About Foster Care for Prospective Families

Idaho's vision

To have foster and foster-to-adopt parents who are a support to families, not a substitute for parents. There is also a need for families who are interested in adoption if, after supporting the child and their family, reunification is unsuccessful.

Idaho’s goal

To have foster and foster-to-adopt parents who are able to meet the diverse needs and characteristics of children in foster care: children with special needs, minority children, sibling groups, older children, and children who are in residential or group care placement who would benefit from a family setting. 

  • Foster parents are needed for children and youth of all ages, especially teens and sibling groups, medically fragile children, and children who exhibit behaviors that require a higher degree of supervision or skill.
  • Almost 40 percent of children/youth in foster care live with a relative or fictive kinship family. DHW begins the search for relatives and kinship (someone not related to the child but with a significant relationship) immediately and continues until a permanent placement is identified or the child is reunified with their parents. An expedited process allows for placement with a relative or fictive kinship family when a child enters foster care rather than a child being placed with strangers. However, sometimes it may take a few weeks or months before a relative can bring a child into their home. Non-relative families are needed to care for children during this time and help them transition to their relative or kinship family.
  • There are many children waiting for their forever homes with a loving family because reunification was not possible and a relative could not be located. To learn more about these children, please view the Wednesday’s Child website.
A family on an ipad sitting on a cough
A mother and father sit with their daughter and baby
Annual Foster Parent Survey Analysis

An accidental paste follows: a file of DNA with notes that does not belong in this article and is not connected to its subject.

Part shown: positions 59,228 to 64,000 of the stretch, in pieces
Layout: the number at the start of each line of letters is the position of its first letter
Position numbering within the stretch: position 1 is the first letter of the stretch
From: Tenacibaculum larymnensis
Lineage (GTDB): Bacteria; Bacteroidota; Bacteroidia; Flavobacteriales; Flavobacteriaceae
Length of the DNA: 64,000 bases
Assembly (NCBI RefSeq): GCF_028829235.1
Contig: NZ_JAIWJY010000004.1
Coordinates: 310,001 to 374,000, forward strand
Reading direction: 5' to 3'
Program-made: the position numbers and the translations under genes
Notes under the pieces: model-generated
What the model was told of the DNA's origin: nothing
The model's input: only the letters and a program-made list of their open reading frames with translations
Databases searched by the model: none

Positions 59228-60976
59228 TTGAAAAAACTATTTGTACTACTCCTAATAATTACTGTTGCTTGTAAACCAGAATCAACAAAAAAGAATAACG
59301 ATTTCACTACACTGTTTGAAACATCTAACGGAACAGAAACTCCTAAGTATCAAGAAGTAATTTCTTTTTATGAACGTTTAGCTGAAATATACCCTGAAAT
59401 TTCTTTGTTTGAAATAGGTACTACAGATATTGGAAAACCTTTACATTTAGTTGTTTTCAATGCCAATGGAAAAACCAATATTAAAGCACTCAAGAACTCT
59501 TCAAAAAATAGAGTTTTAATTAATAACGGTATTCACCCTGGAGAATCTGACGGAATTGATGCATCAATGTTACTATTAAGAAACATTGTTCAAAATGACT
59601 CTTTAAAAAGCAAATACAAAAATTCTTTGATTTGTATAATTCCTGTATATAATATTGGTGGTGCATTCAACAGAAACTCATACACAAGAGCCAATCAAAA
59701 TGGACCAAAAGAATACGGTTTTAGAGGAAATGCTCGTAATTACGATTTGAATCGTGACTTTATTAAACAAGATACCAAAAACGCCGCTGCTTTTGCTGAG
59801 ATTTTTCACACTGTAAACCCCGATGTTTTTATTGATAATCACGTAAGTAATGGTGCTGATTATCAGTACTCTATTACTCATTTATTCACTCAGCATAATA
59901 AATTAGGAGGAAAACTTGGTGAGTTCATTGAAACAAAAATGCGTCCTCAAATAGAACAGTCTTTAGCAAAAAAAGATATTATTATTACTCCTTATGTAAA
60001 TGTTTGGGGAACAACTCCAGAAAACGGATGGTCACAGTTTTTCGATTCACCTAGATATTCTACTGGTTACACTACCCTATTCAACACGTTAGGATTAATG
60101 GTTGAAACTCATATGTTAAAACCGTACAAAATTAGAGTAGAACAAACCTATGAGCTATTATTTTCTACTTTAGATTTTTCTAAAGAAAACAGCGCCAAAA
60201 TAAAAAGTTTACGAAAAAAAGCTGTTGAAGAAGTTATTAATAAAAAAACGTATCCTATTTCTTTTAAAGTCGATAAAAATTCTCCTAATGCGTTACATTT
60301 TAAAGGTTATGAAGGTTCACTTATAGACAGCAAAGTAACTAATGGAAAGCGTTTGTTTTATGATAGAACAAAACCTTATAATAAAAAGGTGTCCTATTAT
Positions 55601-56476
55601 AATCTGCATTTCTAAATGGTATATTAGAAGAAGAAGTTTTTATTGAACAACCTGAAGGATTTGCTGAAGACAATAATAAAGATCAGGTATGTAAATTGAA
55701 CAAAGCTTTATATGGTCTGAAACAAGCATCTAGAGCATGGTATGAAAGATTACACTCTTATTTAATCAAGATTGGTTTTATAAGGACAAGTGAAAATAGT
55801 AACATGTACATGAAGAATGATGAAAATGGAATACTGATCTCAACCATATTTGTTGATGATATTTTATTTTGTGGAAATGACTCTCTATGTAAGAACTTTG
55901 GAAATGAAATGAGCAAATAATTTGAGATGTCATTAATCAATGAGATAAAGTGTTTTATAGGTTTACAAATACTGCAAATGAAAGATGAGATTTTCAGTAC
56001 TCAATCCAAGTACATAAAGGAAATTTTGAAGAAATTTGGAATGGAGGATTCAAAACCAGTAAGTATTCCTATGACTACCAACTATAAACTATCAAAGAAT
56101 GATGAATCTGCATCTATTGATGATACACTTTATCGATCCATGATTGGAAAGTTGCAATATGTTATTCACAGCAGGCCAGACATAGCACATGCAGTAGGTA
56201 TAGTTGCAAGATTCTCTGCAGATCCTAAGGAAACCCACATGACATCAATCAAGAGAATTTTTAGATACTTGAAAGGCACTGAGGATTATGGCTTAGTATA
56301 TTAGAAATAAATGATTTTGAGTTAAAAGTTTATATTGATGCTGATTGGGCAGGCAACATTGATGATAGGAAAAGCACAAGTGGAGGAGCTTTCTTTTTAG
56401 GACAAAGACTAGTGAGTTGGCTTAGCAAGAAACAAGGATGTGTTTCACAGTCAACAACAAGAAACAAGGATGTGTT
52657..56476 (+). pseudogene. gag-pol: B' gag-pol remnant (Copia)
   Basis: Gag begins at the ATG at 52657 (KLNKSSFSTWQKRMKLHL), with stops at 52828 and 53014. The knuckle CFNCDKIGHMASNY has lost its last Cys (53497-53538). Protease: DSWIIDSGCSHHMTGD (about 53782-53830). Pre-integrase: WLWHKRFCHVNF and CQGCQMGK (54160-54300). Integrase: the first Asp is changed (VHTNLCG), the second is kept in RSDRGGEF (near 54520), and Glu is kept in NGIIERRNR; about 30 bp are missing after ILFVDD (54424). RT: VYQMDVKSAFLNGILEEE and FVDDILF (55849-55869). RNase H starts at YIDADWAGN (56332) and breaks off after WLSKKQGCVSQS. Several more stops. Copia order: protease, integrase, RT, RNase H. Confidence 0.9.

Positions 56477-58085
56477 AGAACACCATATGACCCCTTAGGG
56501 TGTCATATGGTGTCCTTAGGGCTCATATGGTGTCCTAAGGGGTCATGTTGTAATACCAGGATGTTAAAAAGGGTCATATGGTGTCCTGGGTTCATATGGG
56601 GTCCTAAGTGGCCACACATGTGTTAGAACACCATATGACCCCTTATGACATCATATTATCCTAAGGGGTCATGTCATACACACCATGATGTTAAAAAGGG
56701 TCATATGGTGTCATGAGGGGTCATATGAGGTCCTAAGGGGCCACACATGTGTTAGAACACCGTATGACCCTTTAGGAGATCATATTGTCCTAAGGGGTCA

Idaho Foster Care Statistics for State Fiscal Year 2020
Idaho children in out-of-home placements each year
Idaho children currently in foster care
Of children in foster care are reunited with their families
What does a Foster Parent do?
  • Foster parents are part of a professional team, which includes parent(s), social workers, court-appointed special advocate/guardian ad litem (GAL), court personnel, therapists, school staff, and other professionals.
  • Foster parents support birth families toward reunification.
  • Foster parents provide safe, loving, temporary care for children whose parents cannot safely meet their needs. The majority of children or youth who cannot be safely reunified with their parents/guardian will achieve permanency through their relative, kinship family, or foster parent. 
  • Foster parents support children in maintaining their connections to their community, school, family, friends, and faith.
  • Reunification is the primary goal and the most common outcome.
Who can be a Foster Parent?

Foster parents are as varied as the children needing homes. Successful foster parents are everyday people from all races, religions, incomes, and educational backgrounds. No two families are alike. They are:

  • Single, married or divorced
  • Able to financially support their own family
  • Own or rent a safe residence, with space for a child
  • Can work with family services workers and/or therapists and other support people
  • Have no parenting experience, or have children 
  • Have not been convicted of child abuse or neglect, spousal abuse, a crime against children or a homicide
  • Are flexible, energetic, and able to care for a child
  • Work in or outside their home, or are retired
  • Are open to learning new things
  • Can talk with family services workers about themselves and their families

Are there any age restrictions to foster or adopt?

  • You must be 21 years old to become a licensed foster parent
  • Idaho law requires an adoptive parent to be at least 25 years of age or 15 years older than the child they are adopting
  • There are no maximum ages for foster care or adoption

Children in foster care have been through a lot of life-changing and traumatic experiences in their short lives. The maturity, coping skills, experience, and knowledge you’ve accrued over the years will aid in caring for a child as a foster and/or adoptive parent.